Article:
It’s in these (remote) settlements that life expectancy, housing quality and literacy levels, along with school attendance and the maintenance of public order, often approach third world standards…..It’s tempting to conclude that this is entirely the consequence of dispossession and racism. We have to acknowledge the history but we can’t undo it….
I would say in reply:
that existing white privilege has been built upon past Indigenous dispossession and unless you alter that you are simply reinforcing past injustice. If you are the beneficiary of past injustice, it is incumbent upon you to make reparation to those who have been wronged otherwise you are an accessary after the fact. This makes you complicit in the original act of dispossession.
• More Abbott:
Australian society is far from prejudice-free (and still has a strong tendency to typecast people) but the problems of Aboriginal communities owe at least as much to welfarism as racism…. The immediate economic benefits of employment are comparatively minor compared to the improvement in physical and mental health and reduction in crime which accompanies the shift from welfare to work. Given the history of dispossession, a sense of Aboriginal entitlement is understandable and justifiable. The problem for all rentier classes, however, whether it1s low rent on welfare or high rent on royalties, is that aimlessness which tends to breed alienation, despair and self-harm.
I do hope he’s warned the Packers
Garrarrwuy Yunupingu in an address to the National Press Club in Canberra in February 1997 summed up the desperation which many Indigenous people feel when he said:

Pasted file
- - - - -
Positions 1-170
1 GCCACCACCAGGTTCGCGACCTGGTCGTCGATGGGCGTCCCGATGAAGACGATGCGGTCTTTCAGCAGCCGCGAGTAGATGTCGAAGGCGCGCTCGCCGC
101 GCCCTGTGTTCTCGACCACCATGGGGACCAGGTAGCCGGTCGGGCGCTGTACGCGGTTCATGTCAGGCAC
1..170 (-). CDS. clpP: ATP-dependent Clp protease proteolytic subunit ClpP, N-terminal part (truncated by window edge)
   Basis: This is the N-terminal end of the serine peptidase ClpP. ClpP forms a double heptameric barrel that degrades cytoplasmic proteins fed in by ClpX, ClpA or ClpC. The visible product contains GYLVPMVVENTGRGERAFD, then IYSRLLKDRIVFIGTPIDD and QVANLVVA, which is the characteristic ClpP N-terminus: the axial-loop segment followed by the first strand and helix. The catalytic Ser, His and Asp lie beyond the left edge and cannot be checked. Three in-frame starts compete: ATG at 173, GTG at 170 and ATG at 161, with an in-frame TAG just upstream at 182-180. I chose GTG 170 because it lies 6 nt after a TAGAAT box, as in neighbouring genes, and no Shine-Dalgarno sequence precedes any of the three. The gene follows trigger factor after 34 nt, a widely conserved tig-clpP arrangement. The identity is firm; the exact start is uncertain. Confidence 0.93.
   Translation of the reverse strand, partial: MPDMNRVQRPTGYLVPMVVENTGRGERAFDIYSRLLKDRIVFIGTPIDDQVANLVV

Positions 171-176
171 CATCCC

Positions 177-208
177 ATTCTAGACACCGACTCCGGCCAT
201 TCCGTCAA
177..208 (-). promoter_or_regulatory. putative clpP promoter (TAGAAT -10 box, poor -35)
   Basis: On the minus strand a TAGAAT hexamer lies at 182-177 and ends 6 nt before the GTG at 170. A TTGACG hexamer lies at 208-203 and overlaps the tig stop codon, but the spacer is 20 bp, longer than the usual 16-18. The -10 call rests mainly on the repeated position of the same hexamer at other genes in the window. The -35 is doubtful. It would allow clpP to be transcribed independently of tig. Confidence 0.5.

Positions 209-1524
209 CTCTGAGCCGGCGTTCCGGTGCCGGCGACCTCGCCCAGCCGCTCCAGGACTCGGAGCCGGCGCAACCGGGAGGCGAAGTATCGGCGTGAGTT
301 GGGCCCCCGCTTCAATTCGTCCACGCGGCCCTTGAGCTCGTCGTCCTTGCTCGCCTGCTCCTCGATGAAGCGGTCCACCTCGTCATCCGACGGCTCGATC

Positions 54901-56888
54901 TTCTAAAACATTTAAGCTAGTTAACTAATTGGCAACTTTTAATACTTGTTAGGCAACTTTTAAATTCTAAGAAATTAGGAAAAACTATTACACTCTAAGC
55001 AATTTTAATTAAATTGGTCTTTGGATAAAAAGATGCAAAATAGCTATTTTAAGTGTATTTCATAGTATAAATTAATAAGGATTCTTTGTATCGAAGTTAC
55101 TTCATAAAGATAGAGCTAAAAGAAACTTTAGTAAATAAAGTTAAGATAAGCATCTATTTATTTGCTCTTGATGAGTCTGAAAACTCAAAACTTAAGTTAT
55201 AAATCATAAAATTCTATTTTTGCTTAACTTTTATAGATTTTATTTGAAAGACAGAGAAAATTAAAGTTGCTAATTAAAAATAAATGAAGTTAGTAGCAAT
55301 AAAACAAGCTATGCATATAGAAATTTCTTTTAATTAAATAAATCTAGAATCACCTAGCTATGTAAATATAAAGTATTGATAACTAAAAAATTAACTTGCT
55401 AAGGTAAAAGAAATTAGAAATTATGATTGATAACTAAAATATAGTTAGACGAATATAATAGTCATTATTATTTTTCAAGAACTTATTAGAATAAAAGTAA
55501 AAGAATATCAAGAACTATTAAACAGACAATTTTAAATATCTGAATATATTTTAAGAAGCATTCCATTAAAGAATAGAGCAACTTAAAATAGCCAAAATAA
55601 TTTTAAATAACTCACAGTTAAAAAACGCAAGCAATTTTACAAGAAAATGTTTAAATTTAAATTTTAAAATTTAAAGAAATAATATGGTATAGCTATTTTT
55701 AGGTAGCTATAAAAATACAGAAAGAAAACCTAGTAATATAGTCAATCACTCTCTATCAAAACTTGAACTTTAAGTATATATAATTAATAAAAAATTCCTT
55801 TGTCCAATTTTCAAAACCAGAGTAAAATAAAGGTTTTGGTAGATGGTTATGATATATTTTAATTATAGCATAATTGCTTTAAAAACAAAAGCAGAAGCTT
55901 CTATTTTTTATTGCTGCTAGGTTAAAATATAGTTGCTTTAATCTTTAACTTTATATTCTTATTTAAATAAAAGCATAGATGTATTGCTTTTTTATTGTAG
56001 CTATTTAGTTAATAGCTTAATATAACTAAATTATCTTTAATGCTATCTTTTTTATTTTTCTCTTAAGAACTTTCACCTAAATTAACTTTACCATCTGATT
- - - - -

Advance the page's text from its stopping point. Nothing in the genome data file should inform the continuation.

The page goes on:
Same thing you mining companies. You dig my country and you make your money and you go laughing all the way to the Swiss bank, but you leave me a hole and the pollution. No thanks, but you take all the goodness out of my land and you leave me nothing. But I’m not disappointed. I might be a bit angry with you, the way you treated me and being unfair. But I’m still sitting there nursing the hole and the pollution you left me behind.I will not go away from that hole and that pollution because it is my right to die in that land. (p.21). Land Rights News Vol.2, No. 41
You might like to read more in Chapter 6 of my e-Book which can be found on the Basic Income Guarantee Australia website:
• More Abbott
Two years ago, Noel Pearson opened a new debate on the importance of economic participation if Aboriginal people are to regain their self- respect and autonomy. This is vital to the reconciliation process, less, perhaps, because Aboriginal people will continue to resent lower incomes, on average, than other Australians but because the general public will find it hard to see past an “Aboriginal problem” as long as too few Aboriginal people have “real” jobs… A sure sign that reconciliation has been achieved will be the presence of Aboriginal people as leaders of non-Aboriginal organisations…
This aspect of reconciliation is more important than gestures such as treaties, apologies and constitutional acknowledgements…. Australians naturally warm to people who are doing it tough but having a go. That is why Pearson’s message has struck such a chord. Pearson has stressed Aboriginal distinctiveness but not Aboriginal separateness.
One of the biggest obstacles to economic advancement is the fact that Aboriginal communities are still largely socialist enclaves in a free society.
Dankeschon mein Fuhrer
I knew Karl Marx’s was the problem… all along …honest …I never thought it was anything to do with racism or dispossession or white theft of their savings or genocide or colonialisation or the non-payment of wages or the taking of children or rape of the women… honest.
Copyright © 2023 John Tomlinson